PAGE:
Friday, 13 September 2013

Children's Early years and Why we must get it right

News from Ben and Ipswich ConservativesSeptember 2013

Month Year
This is one of the most important subjects, in my opinion, and interests me not just as a politician but also in my work, and I'm so pleased to see the cross party working it has finally encouraged. Even before the years where they start school, we have a more crucial period in which politicians national and local, can make a huge difference. 

Here's Ben Gummers post

Why children's early years are so important
Below this column you will see the most important photo in British politics today.

It shows scans of two three-year-old brains.  The larger, fully developed brain is that of a child who has enjoyed a healthy upbringing.  The smaller, less developed brain is that of a child that has suffered extreme neglect.  What I want to talk about today is the recent explosion of interest in the early years of a child's life, the advances in what brain science tells us about their importance and the excitement that this is generating in Westminster.

Yesterday morning, I was involved in the launch a decisive new cross-party manifesto, 'The 1001 Critical Days: The Importance of the Conception to Age Two Period'.  This is the brainchild of my colleague Andrea Leadsom MP, the Conservative Member of Parliament for South Northamptonshire.  Andrea and her team have been doing great work compiling this manifesto, which highlights the crucial importance of the early years to the rest of a child's life.

By the 1001st day, the brain has reached 80 per cent of its adult weight, making this period vital for healthy development and for ensuring that babies achieve the best start in life.

From birth to age eighteen months, connections in the brain are created at a rate of one million per second.  It is during this period that a baby's social and emotional development in later life is shaped by the quality of their attachment to their parents and carers.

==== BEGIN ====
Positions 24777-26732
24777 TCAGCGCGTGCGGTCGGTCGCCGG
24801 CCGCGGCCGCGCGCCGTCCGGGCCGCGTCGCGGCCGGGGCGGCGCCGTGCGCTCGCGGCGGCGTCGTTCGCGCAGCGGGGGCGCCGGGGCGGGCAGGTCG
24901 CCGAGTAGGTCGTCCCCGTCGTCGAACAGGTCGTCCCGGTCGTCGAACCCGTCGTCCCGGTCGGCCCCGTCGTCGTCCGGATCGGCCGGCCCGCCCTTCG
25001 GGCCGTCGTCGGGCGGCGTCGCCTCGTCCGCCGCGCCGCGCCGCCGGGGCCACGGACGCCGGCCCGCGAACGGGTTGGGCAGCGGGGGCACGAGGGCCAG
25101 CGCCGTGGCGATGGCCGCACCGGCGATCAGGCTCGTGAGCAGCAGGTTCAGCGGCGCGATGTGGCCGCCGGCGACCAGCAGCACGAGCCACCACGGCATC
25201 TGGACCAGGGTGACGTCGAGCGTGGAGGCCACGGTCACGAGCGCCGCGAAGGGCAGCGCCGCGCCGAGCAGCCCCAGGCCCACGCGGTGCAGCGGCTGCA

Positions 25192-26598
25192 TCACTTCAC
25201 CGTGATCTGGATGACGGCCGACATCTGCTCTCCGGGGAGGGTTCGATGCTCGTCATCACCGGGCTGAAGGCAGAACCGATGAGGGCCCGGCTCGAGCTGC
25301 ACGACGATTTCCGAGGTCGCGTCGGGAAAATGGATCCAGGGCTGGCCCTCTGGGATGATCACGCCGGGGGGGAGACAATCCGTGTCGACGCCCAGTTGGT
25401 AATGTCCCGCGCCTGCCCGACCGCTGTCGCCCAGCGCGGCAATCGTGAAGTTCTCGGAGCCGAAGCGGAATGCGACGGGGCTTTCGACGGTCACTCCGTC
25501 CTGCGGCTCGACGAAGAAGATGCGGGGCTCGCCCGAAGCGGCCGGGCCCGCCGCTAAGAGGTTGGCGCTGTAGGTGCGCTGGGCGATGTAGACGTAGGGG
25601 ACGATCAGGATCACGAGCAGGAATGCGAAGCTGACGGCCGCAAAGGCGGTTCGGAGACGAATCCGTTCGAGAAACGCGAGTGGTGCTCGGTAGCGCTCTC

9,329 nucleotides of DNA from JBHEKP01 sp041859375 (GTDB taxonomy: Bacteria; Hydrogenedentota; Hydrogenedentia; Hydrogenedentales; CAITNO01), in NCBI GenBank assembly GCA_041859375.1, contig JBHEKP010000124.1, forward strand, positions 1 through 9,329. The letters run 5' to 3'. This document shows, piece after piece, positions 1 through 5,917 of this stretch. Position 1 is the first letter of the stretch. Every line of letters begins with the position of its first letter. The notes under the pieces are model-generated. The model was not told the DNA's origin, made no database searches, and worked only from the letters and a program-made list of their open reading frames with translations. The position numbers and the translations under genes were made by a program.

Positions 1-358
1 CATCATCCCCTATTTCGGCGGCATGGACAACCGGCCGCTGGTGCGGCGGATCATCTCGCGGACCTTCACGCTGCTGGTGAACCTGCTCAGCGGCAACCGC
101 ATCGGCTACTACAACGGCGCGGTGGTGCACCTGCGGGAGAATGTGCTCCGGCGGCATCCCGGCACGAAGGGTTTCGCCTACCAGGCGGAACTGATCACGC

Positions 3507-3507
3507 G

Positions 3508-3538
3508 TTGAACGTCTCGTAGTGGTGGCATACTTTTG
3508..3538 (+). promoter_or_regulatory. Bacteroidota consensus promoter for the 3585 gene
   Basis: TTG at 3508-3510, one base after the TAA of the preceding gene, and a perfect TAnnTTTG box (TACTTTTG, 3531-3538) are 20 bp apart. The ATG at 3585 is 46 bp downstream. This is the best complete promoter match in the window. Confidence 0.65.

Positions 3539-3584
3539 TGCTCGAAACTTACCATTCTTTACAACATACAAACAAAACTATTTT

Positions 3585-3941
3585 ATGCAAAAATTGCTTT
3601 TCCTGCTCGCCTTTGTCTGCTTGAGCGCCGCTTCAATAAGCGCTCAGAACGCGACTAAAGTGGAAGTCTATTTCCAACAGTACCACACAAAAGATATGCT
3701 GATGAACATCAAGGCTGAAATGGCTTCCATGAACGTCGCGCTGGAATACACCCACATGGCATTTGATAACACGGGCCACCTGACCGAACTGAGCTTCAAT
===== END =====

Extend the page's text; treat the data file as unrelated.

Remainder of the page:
This much is clear.  But as is so often the case, policymakers have lagged behind, slow to change their policies to account for new scientific insights.  Despite spending hundreds of billions of pounds in the last fifteen years in the battle against poverty, we have done tragically little to secure every child the healthy start in life that they deserve.  One in every four babies born in the UK has a parent affected by domestic violence, mental health or drug and alcohol problems.  

So what's different about this manifesto?  As well as Andrea Leadsom, it has also been written by Labour MP Frank Field, by Liberal Democrat former Health Minister Paul Burstow MP and by the Green Party MP Caroline Lucas.  What this shows is of enormous importance: for the first time, political parties are coming together to form a consensus on how governments must transform their approach to early years policy.  Representatives of all parties are now united in calling for essential services and assistance to be provided to all at-risk families and those experiencing difficulties.  

We are beginning to respond to what is now beyond doubt: that fighting long term poverty requires more than just transferring money from one group to another through tax and benefits.  We also need much better services, targeted at those who actually need them.  We need this debate to rise above party politics, so that the best policies are implemented by whichever party is in power.  To those of us who are committed to promoting the importance of early years policy, it is encouraging that we are making real progress.  

Ben in the Pub

On Wednesday 18th I will be holding one of my regular Ben in the Pub evenings.  Join me for a drink at the Royal George on Colchester Road between 7 and 9 pm if you have any questions or concerns you would like to put to me.

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